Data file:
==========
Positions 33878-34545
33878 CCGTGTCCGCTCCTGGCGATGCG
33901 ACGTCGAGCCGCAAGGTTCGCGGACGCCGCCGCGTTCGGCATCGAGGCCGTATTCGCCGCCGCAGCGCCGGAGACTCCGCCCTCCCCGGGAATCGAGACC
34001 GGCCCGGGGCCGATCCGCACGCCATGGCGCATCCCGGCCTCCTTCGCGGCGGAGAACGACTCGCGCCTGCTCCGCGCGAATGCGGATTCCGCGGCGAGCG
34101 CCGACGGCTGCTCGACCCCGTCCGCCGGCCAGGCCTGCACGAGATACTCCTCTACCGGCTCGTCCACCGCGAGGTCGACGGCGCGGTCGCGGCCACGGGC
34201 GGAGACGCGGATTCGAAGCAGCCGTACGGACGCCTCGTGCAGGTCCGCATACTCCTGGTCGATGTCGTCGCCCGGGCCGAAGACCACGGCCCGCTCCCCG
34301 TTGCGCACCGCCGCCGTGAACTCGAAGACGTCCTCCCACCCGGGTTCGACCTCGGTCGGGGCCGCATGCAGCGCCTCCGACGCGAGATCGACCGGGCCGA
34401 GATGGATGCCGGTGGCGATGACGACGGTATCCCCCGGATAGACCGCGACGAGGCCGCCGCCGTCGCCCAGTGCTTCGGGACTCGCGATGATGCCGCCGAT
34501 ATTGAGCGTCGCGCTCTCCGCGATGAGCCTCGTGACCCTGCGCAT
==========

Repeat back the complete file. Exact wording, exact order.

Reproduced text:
Positions 33878-34545
33878 CCGTGTCCGCTCCTGGCGATGCG
33901 ACGTCGAGCCGCAAGGTTCGCGGACGCCGCCGCGTTCGGCATCGAGGCCGTATTCGCCGCCGCAGCGCCGGAGACTCCGCCCTCCCCGGGAATCGAGACC
34001 GGCCCGGGGCCGATCCGCACGCCATGGCGCATCCCGGCCTCCTTCGCGGCGGAGAACGACTCGCGCCTGCTCCGCGCGAATGCGGATTCCGCGGCGAGCG
34101 CCGACGGCTGCTCGACCCCGTCCGCCGGCCAGGCCTGCACGAGATACTCCTCTACCGGCTCGTCCACCGCGAGGTCGACGGCGCGGTCGCGGCCACGGGC
34201 GGAGACGCGGATTCGAAGCAGCCGTACGGACGCCTCGTGCAGGTCCGCATACTCCTGGTCGATGTCGTCGCCCGGGCCGAAGACCACGGCCCGCTCCCCG
34301 TTGCGCACCGCCGCCGTGAACTCGAAGACGTCCTCCCACCCGGGTTCGACCTCGGTCGGGGCCGCATGCAGCGCCTCCGACGCGAGATCGACCGGGCCGA
34401 GATGGATGCCGGTGGCGATGACGACGGTATCCCCCGGATAGACCGCGACGAGGCCGCCGCCGTCGCCCAGTGCTTCGGGACTCGCGATGATGCCGCCGAT
34501 ATTGAGCGTCGCGCTCTCCGCGATGAGCCTCGTGACCCTGCGCAT